Plant biogeography and conservation on a tropical island: Isla del Coco, Costa Rica
Isla del Coco (Cocos Island) is a small volcanic island located in the Pacific 500 km west of Costa Rica. Three collecting trips to Isla del Coco, in addition to herbarium research, were completed in order to assess the floristic diversity of the island. The current flora of Isla del Coco contains 262 plant species of which 37 (19.4%) are endemic. This study reports 58 species as new to the island. Seventy-one species (27.1%) were identified as introduced by humans. In addition, five potentially invasive plant species are identified. Seven vegetation types are identified on the island: bayshore, coastal cliff, riparian, low elevation humid forest, high elevation cloud forest, landslide and islet. ^ The biogeographic affinities of the native and endemic species are with Central America/northern South America and to a lesser extent, the Caribbean. Endemic species in the genus Epidendrum were investigated to determine whether an insular radiation event had produced two species found on Isla del Coco. Phylogenetic analysis of the internal transcribed spacer (ITS) of nuclear ribosomal DNA was not able to disprove that the endemic species in this genus are not sister species. Molecular biogeographic analyses of ITS sequence data determined that the Isla del Coco endemic species in the genera Epidendrum, Pilea and Psychotria are most closely related to Central American/northern South American taxa. No biogeographical links were found between the floras of Isla del Coco and the Galápagos Islands. ^ The native and endemic plant diversity of Isla del Coco is threatened with habitat degradation by introduced pigs and deer, and to a lesser extent, by exotic plant species. The IUCN Red List and RAREplants criteria were used to assess the extinction threat for the 37 endemic plant taxa found on the island. All of the endemic species are considered threatened with extinction at the Critically Endangered (CR) by the IUCN criteria or either CR or Endangered (EN) using RAREplants methodology. ^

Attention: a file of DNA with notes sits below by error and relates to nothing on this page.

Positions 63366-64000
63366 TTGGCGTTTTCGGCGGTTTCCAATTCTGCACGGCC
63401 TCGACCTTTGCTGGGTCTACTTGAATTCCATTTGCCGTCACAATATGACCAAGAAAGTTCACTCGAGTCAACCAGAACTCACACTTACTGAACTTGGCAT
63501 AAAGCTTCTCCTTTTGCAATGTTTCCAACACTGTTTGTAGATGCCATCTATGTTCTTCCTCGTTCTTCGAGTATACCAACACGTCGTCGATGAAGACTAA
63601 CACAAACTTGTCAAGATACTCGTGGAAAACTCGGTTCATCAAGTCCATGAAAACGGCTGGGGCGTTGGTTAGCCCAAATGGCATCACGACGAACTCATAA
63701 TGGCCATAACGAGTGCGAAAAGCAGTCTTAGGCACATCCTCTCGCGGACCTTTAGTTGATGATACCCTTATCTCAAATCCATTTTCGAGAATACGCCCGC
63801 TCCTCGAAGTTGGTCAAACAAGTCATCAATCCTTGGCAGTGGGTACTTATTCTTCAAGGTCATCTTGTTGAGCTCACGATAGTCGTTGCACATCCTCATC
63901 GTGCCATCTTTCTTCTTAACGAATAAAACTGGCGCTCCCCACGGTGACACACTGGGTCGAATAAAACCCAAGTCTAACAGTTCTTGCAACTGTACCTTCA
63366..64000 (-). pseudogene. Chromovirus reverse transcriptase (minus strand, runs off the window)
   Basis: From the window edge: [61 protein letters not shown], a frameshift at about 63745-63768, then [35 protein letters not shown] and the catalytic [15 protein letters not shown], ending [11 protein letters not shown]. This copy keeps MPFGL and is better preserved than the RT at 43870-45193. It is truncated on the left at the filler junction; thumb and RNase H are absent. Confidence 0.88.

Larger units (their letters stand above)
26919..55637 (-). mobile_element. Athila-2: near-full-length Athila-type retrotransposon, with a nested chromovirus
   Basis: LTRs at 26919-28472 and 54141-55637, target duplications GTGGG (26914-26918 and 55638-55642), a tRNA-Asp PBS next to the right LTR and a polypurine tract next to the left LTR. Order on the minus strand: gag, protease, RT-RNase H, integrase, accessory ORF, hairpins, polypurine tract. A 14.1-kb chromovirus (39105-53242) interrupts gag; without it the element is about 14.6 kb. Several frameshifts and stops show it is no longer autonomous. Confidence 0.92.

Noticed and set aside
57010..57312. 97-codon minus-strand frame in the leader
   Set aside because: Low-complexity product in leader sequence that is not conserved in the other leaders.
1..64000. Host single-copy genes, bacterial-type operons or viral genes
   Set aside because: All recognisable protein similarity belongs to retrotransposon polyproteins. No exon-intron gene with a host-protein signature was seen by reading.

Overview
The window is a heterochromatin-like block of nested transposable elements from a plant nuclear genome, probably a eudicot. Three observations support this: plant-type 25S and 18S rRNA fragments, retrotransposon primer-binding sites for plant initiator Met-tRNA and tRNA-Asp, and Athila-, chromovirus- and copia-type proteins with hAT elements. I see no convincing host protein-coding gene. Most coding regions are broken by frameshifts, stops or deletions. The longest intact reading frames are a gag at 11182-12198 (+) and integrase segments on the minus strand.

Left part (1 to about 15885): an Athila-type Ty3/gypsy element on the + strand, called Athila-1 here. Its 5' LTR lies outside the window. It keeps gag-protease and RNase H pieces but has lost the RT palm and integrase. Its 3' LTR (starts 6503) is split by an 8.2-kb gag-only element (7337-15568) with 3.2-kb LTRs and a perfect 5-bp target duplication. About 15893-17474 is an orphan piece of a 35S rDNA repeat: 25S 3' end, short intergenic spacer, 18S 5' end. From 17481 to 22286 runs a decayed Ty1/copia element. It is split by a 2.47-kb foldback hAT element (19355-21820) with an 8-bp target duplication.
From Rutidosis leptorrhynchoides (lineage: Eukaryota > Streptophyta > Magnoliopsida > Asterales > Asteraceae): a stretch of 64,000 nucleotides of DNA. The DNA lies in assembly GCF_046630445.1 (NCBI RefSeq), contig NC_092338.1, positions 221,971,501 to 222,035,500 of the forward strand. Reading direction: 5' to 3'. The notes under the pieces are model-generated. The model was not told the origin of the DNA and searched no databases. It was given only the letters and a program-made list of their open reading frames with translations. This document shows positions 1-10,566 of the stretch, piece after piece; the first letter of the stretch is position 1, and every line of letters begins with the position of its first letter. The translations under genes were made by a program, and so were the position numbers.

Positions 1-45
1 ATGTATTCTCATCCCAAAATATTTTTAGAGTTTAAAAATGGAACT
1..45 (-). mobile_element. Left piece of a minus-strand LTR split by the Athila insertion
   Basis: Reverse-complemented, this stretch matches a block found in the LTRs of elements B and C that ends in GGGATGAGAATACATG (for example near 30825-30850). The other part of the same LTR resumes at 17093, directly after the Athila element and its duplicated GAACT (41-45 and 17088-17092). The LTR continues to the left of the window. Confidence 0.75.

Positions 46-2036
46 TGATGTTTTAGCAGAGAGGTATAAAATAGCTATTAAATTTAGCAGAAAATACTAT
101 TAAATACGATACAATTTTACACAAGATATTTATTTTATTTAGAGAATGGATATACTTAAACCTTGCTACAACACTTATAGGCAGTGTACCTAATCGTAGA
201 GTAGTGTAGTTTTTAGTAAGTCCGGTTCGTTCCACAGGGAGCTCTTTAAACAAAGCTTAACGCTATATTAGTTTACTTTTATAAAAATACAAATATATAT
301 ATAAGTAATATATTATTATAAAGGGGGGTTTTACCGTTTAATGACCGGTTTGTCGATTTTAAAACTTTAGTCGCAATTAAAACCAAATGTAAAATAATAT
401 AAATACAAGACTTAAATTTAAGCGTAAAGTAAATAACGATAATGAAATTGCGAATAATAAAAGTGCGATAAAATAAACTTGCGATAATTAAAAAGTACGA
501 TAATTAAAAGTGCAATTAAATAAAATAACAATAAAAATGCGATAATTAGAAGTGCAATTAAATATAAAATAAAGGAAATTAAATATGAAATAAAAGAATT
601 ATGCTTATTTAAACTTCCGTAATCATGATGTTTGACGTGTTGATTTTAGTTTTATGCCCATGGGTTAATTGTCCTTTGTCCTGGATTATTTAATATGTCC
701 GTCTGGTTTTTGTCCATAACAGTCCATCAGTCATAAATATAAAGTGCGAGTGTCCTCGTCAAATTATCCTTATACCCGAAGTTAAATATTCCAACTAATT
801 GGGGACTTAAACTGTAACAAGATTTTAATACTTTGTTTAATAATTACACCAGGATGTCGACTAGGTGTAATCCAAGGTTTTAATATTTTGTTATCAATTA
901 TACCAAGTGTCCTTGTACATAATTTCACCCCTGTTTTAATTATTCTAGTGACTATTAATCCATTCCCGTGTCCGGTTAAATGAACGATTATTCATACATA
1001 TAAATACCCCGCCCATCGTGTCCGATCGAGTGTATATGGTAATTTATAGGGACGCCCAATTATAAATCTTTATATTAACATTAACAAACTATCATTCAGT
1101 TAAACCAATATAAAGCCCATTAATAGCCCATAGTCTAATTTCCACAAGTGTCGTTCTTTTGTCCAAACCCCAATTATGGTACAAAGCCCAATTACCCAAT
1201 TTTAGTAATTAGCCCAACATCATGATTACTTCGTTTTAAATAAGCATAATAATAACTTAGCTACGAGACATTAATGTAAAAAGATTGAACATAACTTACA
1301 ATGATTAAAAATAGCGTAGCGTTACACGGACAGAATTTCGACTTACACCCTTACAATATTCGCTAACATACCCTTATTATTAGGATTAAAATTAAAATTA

Biology, Botany|Biology, Ecology
Trusty, Jennifer L, "Plant biogeography and conservation on a tropical island: Isla del Coco, Costa Rica" (2004). ProQuest ETD Collection for FIU. AAI3165166.